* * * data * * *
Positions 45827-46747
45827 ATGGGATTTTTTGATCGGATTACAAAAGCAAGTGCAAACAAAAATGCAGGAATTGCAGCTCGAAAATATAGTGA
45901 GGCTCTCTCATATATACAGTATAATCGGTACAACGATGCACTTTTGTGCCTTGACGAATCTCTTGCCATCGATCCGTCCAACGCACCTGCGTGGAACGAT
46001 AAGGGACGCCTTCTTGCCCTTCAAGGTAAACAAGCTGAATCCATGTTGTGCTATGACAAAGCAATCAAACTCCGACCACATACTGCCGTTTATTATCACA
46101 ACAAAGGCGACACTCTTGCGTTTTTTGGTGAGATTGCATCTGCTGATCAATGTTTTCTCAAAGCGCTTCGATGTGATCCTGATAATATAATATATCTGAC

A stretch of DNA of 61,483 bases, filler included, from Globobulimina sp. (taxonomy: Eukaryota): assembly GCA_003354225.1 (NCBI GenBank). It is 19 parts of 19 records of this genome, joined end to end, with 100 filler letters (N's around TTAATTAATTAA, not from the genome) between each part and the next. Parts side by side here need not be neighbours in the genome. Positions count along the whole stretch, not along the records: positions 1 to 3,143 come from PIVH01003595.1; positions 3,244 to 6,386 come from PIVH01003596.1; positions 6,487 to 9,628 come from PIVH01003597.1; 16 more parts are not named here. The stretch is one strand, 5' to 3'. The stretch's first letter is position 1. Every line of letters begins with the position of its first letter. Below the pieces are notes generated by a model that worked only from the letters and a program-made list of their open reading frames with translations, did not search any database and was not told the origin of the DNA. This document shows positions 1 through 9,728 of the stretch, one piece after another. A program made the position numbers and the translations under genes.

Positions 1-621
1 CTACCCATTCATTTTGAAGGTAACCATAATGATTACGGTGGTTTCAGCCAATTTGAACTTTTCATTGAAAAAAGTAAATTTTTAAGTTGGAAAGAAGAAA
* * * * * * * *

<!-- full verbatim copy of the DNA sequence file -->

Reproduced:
Positions 45827-46747
45827 ATGGGATTTTTTGATCGGATTACAAAAGCAAGTGCAAACAAAAATGCAGGAATTGCAGCTCGAAAATATAGTGA
45901 GGCTCTCTCATATATACAGTATAATCGGTACAACGATGCACTTTTGTGCCTTGACGAATCTCTTGCCATCGATCCGTCCAACGCACCTGCGTGGAACGAT
46001 AAGGGACGCCTTCTTGCCCTTCAAGGTAAACAAGCTGAATCCATGTTGTGCTATGACAAAGCAATCAAACTCCGACCACATACTGCCGTTTATTATCACA
46101 ACAAAGGCGACACTCTTGCGTTTTTTGGTGAGATTGCATCTGCTGATCAATGTTTTCTCAAAGCGCTTCGATGTGATCCTGATAATATAATATATCTGAC

A stretch of DNA of 61,483 bases, filler included, from Globobulimina sp. (taxonomy: Eukaryota): assembly GCA_003354225.1 (NCBI GenBank). It is 19 parts of 19 records of this genome, joined end to end, with 100 filler letters (N's around TTAATTAATTAA, not from the genome) between each part and the next. Parts side by side here need not be neighbours in the genome. Positions count along the whole stretch, not along the records: positions 1 to 3,143 come from PIVH01003595.1; positions 3,244 to 6,386 come from PIVH01003596.1; positions 6,487 to 9,628 come from PIVH01003597.1; 16 more parts are not named here. The stretch is one strand, 5' to 3'. The stretch's first letter is position 1. Every line of letters begins with the position of its first letter. Below the pieces are notes generated by a model that worked only from the letters and a program-made list of their open reading frames with translations, did not search any database and was not told the origin of the DNA. This document shows positions 1 through 9,728 of the stretch, one piece after another. A program made the position numbers and the translations under genes.

Positions 1-621
1 CTACCCATTCATTTTGAAGGTAACCATAATGATTACGGTGGTTTCAGCCAATTTGAACTTTTCATTGAAAAAAGTAAATTTTTAAGTTGGAAAGAAGAAA